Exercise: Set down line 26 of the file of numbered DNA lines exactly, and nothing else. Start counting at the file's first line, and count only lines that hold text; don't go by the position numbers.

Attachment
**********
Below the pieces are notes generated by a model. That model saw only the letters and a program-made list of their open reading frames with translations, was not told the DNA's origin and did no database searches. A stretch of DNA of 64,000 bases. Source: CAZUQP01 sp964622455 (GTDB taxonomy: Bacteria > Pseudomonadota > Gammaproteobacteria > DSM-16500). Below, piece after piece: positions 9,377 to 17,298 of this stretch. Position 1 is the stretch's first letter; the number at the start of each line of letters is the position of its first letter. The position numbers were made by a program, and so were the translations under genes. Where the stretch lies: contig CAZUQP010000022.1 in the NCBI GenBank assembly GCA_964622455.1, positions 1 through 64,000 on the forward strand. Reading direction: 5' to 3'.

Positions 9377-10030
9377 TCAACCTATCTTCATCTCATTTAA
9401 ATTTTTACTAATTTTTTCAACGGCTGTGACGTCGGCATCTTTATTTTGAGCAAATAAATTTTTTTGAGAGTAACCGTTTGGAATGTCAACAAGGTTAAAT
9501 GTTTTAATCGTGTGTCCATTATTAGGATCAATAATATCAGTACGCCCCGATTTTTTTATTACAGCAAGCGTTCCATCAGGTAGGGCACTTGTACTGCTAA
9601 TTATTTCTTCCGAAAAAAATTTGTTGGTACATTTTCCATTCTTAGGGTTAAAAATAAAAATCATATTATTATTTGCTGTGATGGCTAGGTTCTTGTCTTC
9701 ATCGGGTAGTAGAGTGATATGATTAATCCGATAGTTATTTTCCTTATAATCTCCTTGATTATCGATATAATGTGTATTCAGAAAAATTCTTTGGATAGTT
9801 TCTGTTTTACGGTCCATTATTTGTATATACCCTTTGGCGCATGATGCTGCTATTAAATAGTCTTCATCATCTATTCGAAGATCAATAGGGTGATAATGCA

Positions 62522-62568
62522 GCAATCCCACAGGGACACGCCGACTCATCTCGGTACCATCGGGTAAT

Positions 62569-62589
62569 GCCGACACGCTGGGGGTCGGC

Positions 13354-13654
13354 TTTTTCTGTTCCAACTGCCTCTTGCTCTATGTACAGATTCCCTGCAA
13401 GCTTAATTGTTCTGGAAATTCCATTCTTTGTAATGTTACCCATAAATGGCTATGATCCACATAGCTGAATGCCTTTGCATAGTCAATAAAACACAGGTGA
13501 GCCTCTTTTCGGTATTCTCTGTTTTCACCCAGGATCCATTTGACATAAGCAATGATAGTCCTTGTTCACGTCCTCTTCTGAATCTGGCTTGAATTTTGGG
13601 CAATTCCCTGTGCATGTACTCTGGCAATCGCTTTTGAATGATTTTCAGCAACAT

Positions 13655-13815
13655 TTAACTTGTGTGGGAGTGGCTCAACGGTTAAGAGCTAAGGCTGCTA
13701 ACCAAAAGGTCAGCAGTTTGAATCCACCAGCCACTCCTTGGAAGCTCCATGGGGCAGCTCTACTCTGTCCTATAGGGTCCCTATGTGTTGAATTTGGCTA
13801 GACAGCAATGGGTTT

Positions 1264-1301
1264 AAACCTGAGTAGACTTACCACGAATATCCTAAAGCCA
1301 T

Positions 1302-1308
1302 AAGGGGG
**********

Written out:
1302 AAGGGGG